Your title lists three main SMS APIs, so for services available you already have a good understanding. But there are also APIs that focus exclusively on 2FA / Verification. Here is a list of some, worth noting that it tends to be focused on the user side of the equation (things like Google Authenticator).
Since you ask about ease of integration, a 2FA API (instead of an SMS API) may be far easier (you don't need to be concerned about generating a truly random OTP, or using voice fallback if the user does not respond to SMS, etc).
Nexmo (Disclaimer: I work there.) actually offers both SMS / Voice APIs, and a Verify API built on top of those lower level APIs.
With our Verify API (it's going to be similar regardless of the 2FA API) you'd make a call to
https://api.nexmo.com/verify/json and pass along
brand (to identify your app) parameters. The response will contain a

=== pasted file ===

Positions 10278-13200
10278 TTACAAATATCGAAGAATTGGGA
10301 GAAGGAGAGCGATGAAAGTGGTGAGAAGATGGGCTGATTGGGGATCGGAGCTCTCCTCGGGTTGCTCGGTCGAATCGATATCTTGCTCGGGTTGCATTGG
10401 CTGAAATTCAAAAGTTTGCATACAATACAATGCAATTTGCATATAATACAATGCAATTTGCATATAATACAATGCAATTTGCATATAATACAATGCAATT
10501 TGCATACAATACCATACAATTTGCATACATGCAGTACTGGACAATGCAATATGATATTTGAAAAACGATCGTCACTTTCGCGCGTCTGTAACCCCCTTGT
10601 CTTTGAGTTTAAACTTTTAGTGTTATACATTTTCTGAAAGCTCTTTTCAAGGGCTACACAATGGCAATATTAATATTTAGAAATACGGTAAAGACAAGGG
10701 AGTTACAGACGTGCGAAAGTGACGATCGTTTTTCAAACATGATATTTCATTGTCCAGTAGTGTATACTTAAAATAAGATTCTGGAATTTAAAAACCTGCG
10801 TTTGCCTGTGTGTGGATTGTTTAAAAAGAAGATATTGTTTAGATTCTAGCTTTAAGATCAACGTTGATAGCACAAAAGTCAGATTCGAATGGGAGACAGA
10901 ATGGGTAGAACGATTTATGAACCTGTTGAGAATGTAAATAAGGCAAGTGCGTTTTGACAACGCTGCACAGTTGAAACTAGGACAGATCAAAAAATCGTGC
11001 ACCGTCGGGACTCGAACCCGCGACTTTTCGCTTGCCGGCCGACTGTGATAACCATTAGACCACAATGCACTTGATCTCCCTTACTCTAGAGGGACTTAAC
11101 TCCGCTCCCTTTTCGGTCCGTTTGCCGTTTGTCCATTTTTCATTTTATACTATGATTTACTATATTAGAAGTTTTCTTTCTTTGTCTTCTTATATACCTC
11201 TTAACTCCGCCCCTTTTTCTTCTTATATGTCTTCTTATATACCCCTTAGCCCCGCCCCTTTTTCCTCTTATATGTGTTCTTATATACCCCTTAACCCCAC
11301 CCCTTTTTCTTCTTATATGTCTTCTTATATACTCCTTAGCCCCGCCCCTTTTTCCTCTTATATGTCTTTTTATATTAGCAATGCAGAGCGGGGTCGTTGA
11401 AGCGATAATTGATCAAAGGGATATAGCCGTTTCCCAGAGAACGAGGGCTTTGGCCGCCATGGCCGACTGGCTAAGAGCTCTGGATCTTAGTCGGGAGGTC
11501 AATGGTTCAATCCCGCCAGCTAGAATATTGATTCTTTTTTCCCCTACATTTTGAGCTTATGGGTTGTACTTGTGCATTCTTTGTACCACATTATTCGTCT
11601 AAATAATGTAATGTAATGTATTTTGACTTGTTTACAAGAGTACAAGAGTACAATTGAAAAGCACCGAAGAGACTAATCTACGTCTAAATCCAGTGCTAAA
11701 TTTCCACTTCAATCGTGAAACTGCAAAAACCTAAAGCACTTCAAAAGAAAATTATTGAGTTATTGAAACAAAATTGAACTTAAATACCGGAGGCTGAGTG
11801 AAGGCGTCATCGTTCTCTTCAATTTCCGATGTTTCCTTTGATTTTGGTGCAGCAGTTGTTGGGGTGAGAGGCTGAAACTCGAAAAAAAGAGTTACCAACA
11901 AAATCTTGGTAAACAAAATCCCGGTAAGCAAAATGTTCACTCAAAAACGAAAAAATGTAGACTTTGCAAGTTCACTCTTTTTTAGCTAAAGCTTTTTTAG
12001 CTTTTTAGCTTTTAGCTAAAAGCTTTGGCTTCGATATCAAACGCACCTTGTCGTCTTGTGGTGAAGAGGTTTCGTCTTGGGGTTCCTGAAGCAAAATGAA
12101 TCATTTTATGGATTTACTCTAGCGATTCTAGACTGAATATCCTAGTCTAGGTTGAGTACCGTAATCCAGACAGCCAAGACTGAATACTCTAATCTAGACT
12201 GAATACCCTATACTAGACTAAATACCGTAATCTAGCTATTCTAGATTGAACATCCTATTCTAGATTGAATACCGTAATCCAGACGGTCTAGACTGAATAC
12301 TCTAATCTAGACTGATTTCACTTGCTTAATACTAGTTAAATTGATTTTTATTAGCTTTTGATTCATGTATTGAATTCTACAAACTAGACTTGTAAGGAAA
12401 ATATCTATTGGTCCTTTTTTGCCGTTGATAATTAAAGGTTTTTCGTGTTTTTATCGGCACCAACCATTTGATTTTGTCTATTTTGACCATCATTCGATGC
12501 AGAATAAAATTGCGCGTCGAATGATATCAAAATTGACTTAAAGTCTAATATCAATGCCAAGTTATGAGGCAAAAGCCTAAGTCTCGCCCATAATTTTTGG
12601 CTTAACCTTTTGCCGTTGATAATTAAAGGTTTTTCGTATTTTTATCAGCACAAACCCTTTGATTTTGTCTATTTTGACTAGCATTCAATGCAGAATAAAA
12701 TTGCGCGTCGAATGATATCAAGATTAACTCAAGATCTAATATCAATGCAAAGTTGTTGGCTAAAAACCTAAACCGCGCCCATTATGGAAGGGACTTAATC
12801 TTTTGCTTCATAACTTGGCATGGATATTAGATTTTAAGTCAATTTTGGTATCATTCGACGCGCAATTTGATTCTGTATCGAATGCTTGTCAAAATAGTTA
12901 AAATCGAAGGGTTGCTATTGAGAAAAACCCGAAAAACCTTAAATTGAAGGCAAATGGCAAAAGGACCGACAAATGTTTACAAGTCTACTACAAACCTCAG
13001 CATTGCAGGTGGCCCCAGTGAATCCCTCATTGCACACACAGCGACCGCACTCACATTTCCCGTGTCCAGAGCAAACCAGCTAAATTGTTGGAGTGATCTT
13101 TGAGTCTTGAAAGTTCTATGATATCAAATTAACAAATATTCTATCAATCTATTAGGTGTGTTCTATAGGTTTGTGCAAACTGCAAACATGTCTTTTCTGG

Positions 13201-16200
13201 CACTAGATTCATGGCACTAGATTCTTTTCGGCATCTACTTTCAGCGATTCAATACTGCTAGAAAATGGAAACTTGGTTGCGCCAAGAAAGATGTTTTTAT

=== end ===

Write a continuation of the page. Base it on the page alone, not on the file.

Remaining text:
request_id, and once the user provides your app with the
code, you'll pass both the
So it's 2 simple API calls, and in the interim you associate the
request_id with the user's session. Here's a quickstart on that process.
With Nexmo specifically, if enough time passes without the second API call, the code is sent again, this time with a voice call (or, if the number is a fixed line, just starts with voice).
With our SMS API (again, will be similar regardless of the API) first you'll generate a code - which may sound deceptively simple, if security is a concern you'll need to ensure that the generation is truly random.
Then you'll store the code and send an SMS. With Nexmo, that'd be a call to
https://rest.nexmo.com/sms/json with the
text of your message, the
to and the
from*. There's also security concern there because you're storing the code on the same server as it validating it. If that's compromised, the verification flow is as well.
Finally, you'll compare the user provided code to the code you stored.
So the least hassle really depends on you. Is it easier to make two API calls and avoid secure code generation / storage (and potentially get voice fallback for free)? Or DIY the code generation and reduce your integration to a single call to an SMS API?